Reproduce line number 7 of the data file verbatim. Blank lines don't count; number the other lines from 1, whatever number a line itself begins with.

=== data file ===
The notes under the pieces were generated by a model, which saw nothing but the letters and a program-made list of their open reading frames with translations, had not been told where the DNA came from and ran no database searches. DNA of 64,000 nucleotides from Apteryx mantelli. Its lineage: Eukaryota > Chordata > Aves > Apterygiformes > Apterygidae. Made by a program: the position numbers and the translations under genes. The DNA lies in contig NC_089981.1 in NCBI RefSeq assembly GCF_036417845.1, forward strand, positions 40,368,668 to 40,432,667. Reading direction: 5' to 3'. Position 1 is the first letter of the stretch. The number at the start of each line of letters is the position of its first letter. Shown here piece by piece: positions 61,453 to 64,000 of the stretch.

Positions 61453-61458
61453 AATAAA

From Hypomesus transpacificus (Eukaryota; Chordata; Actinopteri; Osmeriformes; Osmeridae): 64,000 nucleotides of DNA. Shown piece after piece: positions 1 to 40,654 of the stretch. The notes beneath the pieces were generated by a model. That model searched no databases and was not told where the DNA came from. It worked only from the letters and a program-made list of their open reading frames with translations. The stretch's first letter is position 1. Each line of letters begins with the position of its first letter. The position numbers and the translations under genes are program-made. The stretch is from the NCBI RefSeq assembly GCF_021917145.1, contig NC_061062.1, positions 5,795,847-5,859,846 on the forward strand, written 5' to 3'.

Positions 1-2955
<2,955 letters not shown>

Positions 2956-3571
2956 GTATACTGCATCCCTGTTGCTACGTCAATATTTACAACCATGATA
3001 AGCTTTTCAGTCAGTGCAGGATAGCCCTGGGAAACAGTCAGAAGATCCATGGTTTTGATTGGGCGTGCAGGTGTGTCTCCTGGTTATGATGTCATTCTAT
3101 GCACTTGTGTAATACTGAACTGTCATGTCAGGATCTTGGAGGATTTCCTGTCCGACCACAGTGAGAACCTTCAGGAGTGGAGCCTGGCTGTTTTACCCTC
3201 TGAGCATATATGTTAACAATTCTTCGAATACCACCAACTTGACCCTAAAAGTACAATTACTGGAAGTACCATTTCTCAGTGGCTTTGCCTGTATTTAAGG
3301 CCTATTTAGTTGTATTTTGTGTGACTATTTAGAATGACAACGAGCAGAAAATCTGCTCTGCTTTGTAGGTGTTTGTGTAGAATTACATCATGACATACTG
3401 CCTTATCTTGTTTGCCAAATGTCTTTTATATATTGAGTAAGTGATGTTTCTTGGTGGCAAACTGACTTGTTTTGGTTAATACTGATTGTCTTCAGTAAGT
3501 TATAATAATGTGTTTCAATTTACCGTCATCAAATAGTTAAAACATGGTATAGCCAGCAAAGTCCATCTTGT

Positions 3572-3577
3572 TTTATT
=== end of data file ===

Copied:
Positions 2956-3571